Libraries at University of Nebraska-Lincoln


Date of this Version



Read , in part, Before the American Antiquarian Society, at its Annual Meeting in Worcester, October 21, 1897.


The early New England Catechisms--forerunners of the New England Primer--form a branch of the literature of education in America which is worthy of retrospective study. Although the subject offers an interesting field for bibliographical research, a satisfactory treatment is difficult because of the scarcity of material. Notwithstanding the many catechisms that were printed, both in this country and abroad, for the use of children here, but few copies have come down to our own times, and of many editions nearly every vestige has been lost. It has been truly said of these early books for the education of youth, that "they were considered too small and unimportant to be preserved in the libraries of the learned, and the copies that were used by children, were generally worn out by hard service or otherwise destroyed."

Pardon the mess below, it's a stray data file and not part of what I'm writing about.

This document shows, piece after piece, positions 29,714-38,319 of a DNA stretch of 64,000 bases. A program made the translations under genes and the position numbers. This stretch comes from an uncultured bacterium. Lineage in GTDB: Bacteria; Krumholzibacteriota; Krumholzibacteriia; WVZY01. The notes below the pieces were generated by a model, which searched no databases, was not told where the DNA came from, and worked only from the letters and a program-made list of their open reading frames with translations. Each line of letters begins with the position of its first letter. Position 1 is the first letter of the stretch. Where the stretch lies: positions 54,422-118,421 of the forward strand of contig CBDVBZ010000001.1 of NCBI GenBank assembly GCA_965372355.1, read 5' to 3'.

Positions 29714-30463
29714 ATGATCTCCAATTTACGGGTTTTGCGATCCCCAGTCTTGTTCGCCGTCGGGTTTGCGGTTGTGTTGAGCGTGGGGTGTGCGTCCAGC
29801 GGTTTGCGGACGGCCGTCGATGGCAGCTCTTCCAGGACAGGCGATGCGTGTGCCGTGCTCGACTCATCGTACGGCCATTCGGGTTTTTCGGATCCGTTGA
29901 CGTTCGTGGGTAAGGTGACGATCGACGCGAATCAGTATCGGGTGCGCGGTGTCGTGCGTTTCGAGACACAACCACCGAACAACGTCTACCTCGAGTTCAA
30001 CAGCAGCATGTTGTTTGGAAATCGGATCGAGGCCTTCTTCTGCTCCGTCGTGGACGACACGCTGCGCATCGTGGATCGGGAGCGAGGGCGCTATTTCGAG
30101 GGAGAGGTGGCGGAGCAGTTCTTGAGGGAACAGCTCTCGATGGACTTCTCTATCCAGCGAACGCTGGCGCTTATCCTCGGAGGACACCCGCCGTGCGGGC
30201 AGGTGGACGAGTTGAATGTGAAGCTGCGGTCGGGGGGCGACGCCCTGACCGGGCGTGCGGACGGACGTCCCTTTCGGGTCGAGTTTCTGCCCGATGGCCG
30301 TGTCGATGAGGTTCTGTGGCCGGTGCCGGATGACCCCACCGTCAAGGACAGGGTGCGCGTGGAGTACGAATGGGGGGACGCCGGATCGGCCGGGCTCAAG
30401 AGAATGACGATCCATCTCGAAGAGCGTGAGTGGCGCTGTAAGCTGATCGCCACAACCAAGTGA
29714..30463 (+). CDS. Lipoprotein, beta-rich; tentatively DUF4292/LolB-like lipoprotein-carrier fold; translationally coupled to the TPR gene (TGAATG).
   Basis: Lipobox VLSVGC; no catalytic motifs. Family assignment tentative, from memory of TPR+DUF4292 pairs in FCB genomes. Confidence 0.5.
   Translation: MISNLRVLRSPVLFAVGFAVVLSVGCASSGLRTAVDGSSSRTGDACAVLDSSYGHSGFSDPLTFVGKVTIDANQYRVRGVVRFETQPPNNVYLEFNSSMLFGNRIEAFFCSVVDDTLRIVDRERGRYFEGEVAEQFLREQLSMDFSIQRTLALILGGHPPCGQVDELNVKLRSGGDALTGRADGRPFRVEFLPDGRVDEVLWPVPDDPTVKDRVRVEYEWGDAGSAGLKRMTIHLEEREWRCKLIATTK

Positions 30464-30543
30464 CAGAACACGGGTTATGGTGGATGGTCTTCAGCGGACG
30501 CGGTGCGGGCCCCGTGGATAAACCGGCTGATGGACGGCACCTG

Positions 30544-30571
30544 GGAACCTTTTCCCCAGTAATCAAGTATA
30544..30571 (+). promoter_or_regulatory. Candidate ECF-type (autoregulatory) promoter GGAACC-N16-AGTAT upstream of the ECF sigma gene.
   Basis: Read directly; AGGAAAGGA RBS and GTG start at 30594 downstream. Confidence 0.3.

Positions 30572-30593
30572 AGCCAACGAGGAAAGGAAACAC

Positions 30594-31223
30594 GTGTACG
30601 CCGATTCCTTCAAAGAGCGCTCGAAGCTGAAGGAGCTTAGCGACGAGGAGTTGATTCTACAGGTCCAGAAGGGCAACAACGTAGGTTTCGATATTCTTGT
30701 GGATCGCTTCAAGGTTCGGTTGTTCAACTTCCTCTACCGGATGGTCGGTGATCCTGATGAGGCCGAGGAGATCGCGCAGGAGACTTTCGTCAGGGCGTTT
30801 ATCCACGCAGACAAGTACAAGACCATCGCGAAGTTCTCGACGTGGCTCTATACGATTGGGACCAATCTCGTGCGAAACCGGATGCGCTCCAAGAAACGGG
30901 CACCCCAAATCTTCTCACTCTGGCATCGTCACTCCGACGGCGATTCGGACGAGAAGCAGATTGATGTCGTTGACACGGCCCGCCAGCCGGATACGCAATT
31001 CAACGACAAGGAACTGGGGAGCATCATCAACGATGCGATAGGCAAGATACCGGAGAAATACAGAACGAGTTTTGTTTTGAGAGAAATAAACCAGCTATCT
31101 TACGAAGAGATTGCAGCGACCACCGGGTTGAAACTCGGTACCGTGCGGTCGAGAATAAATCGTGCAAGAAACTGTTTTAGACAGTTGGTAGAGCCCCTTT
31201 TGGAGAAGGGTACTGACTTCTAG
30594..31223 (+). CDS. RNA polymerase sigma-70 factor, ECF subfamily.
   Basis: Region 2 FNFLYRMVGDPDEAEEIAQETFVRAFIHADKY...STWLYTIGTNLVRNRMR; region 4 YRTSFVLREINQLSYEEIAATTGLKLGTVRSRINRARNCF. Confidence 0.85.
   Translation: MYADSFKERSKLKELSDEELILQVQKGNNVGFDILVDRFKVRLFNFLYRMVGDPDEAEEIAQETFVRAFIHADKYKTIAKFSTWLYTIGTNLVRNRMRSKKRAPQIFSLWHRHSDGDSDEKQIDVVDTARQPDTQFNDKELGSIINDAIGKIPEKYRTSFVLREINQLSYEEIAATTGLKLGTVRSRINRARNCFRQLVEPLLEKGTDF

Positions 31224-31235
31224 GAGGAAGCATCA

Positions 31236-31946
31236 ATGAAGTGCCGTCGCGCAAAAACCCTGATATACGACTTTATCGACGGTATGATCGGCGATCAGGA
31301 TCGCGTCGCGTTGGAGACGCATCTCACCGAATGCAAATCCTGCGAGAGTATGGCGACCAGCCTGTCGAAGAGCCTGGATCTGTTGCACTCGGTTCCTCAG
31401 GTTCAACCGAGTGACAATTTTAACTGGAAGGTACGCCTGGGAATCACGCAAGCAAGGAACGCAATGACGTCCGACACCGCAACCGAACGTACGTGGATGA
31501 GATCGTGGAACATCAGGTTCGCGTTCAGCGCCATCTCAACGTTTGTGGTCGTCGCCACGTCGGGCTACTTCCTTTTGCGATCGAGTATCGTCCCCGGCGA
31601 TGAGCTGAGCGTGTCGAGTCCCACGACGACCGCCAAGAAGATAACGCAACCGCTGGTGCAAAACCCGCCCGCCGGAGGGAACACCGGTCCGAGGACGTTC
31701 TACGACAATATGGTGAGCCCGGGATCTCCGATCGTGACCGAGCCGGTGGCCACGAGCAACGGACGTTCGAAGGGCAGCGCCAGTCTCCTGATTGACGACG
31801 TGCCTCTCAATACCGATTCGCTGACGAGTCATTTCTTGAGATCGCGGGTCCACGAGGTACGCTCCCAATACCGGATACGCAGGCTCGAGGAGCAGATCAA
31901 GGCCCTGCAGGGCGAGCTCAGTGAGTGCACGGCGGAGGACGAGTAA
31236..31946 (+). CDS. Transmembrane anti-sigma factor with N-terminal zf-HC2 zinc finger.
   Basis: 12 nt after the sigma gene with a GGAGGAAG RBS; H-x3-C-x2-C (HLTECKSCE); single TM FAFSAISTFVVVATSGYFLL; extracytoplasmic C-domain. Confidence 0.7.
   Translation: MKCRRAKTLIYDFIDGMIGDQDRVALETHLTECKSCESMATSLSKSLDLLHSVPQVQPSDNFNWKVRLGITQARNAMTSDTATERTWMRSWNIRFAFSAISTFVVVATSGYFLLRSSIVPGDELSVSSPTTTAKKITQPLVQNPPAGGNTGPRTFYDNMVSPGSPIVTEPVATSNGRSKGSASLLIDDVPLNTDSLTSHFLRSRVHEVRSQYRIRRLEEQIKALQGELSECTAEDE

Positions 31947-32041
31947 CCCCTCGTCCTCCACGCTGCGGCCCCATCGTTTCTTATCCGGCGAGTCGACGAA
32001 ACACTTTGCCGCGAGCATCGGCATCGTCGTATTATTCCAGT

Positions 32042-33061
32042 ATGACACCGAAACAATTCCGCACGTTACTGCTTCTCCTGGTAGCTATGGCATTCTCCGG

My remarks will relate chiefly to some of the catechisms for ehildren and older persons, which were used in New England in the seventeenth and eighteenth centuries. It would not have been possible to gather material, in the way it is here presented, without the use of the remarkable collection of catechisms brought together half a century ago by Mr. George Livermore of Dana Hill in Cambridge. When his library was dispersed by public sale in 1894, the collection referred to was secured almost intact for the Lenox Library, now a part of the New York Public Library. The credit for this paper, therefore, is largely due to Mr. Livermore, to whom we are indebted for gathering the material and saving it from destruction. There was, moreover, an earlier owner of a portion of this collection of catechisms, a contemporary of the Rev. Thomas Prince, in the last century, to whom we are under obligations for the preservation of some of the oldest American catechisms now extant. I do not know his name, and can only say that he had nine of these little publications, dating between 1656 and 1740, bound together in one volume. The catechisms are now separate, having been broken apart some time before the Livermore sale, but the evidence of their former condition still remains.